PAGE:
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Davis House celebrates anniversary

September 14, 2013
By Chad Clem - Staff Writer (cclem@theintermountain.com) , The Inter-Mountain

The Davis House marked its first year of serving Davis Health System residents Friday, with many community members stopping by to join in the celebration at the Elkins facility.

The Davis House was originally conceived as a safehouse for residents who were undergoing cancer treatments and could not afford to or were not able to travel back and forth from their homes to the hospital.

"The genesis of the idea for something like this came from a situation in 2011 where we became aware of a patient who was sleeping in his car because he couldn't travel to and from his treatments," said Dan Bucher, special projects coordinator at Davis Health System.

Article Photos

From left, Tracy Fath, director of marketing at Davis Health System, Rachel Phillips, of the DHS Marketing Department, Suzi Moore, DHS board member, Jennie Raines, foundation administrative assistant, Dan Bucher, special projects coordinator, and Chad Ware, marketing specialist, celebrate the Davis House’s first anniversary.

"We put him up for his treatment in a hotel room but we explored our options to make sure that we could do everything we could to ensure that this situation wouldn't happen again."

Cancer treatments usually last between six to eight weeks. Residents come and stay for the duration of their treatment at their leisure.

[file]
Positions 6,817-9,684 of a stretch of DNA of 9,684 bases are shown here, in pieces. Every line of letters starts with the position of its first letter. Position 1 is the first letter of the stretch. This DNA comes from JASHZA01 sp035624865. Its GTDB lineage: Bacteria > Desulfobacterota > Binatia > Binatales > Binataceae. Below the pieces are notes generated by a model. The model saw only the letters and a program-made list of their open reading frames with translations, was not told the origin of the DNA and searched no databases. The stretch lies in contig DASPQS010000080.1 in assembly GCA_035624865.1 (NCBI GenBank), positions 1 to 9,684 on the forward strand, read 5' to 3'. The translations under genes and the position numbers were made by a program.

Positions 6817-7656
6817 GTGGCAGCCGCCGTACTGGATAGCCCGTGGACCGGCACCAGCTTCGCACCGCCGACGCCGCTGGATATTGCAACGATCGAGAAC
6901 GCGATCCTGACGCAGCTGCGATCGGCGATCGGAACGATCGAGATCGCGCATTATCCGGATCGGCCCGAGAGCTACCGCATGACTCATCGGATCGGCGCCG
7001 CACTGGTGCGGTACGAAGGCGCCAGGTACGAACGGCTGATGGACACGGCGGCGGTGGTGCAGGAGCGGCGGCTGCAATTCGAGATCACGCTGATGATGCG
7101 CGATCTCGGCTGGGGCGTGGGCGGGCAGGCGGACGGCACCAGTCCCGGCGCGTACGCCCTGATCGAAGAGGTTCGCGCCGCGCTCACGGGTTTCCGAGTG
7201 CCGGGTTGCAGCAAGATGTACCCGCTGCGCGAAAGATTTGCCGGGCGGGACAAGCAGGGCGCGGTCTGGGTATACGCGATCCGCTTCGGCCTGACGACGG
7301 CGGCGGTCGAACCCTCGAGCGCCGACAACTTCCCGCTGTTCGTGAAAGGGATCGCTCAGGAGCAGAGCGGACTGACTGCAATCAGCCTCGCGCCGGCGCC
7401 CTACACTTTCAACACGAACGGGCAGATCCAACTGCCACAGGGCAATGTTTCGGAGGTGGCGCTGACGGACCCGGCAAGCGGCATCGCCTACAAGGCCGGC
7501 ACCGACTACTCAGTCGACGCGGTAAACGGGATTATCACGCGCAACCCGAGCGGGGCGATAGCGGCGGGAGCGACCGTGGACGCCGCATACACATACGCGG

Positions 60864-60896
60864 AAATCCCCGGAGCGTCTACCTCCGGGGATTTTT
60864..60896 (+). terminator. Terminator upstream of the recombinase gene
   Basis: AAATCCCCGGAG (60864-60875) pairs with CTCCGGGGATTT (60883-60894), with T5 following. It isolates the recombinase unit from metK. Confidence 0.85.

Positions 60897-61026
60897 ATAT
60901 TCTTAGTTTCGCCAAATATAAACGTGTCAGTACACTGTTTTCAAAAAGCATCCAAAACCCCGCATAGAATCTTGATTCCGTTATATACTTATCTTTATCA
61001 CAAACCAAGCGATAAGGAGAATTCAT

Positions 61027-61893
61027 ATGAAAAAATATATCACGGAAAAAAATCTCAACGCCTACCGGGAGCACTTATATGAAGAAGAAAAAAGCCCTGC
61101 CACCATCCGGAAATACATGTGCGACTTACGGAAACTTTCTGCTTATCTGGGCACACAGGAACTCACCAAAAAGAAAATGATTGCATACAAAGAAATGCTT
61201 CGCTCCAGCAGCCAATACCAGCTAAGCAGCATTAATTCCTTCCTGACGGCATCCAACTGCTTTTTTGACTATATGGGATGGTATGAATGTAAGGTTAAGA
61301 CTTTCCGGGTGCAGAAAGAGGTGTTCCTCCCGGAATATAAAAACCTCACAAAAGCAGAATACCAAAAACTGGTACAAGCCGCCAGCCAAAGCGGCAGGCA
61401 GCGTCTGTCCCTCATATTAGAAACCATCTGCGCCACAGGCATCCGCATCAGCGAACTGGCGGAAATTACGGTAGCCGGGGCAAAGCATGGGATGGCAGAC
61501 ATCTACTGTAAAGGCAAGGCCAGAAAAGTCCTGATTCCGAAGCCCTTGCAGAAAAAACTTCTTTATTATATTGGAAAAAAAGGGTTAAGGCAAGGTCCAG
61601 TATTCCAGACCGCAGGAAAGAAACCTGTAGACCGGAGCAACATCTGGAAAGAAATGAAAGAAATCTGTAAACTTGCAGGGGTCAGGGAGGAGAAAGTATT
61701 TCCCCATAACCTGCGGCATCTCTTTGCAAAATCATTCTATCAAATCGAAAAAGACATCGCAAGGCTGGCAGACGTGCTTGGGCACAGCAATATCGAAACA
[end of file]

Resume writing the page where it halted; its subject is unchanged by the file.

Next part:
"We give them a key and they come and go as they please over the course of their treatment," said Tracy Fath, director of marketing at DHS. "This service is characteristic of our region. People do not feel well after their treatment and this provides them with a comfortable and convenient location for them to rest and recover."

The Davis House has seen up to 13 families utilize the services over the past year. The facility is operated entirely by donations from the public.

Some of the people involved in the service Friday reflected on what they have learned in a year. The facility now not only houses cancer patients but others undergoing in-patient treatments.

"If nothing else it has reaffirmed that this was the right thing to do and that this is a service that is needed," Bucher said. "We are seeing the house getting more and more utilization with each passing month."

The facility also features a service allowing people to memorialize a cancer survivor or loved one by buying a brick and having it engraved in front of the Davis House.

"It's one of the most amazing features of the Davis House," Bucher said. "It's a visual representation of what the Davis House is all about."

 
 

 

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